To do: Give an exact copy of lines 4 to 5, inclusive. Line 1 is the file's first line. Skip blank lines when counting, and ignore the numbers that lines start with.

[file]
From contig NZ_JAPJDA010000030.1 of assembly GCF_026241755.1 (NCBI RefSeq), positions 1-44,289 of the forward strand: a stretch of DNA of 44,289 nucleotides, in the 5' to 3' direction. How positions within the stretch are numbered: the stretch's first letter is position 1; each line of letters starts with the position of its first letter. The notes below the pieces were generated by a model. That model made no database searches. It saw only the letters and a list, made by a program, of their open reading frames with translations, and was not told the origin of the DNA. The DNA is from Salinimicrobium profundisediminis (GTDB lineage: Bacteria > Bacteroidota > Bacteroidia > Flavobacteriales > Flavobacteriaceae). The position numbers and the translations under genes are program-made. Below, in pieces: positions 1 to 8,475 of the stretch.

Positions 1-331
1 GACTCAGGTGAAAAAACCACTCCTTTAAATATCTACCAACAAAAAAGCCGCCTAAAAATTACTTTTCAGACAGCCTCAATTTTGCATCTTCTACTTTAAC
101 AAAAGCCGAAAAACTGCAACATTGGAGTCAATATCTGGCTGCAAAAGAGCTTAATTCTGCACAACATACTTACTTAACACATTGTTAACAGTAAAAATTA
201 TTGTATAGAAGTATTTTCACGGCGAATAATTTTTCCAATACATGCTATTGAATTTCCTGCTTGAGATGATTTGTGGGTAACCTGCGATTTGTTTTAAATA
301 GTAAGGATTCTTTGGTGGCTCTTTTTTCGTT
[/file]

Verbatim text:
101 AAAAGCCGAAAAACTGCAACATTGGAGTCAATATCTGGCTGCAAAAGAGCTTAATTCTGCACAACATACTTACTTAACACATTGTTAACAGTAAAAATTA
201 TTGTATAGAAGTATTTTCACGGCGAATAATTTTTCCAATACATGCTATTGAATTTCCTGCTTGAGATGATTTGTGGGTAACCTGCGATTTGTTTTAAATA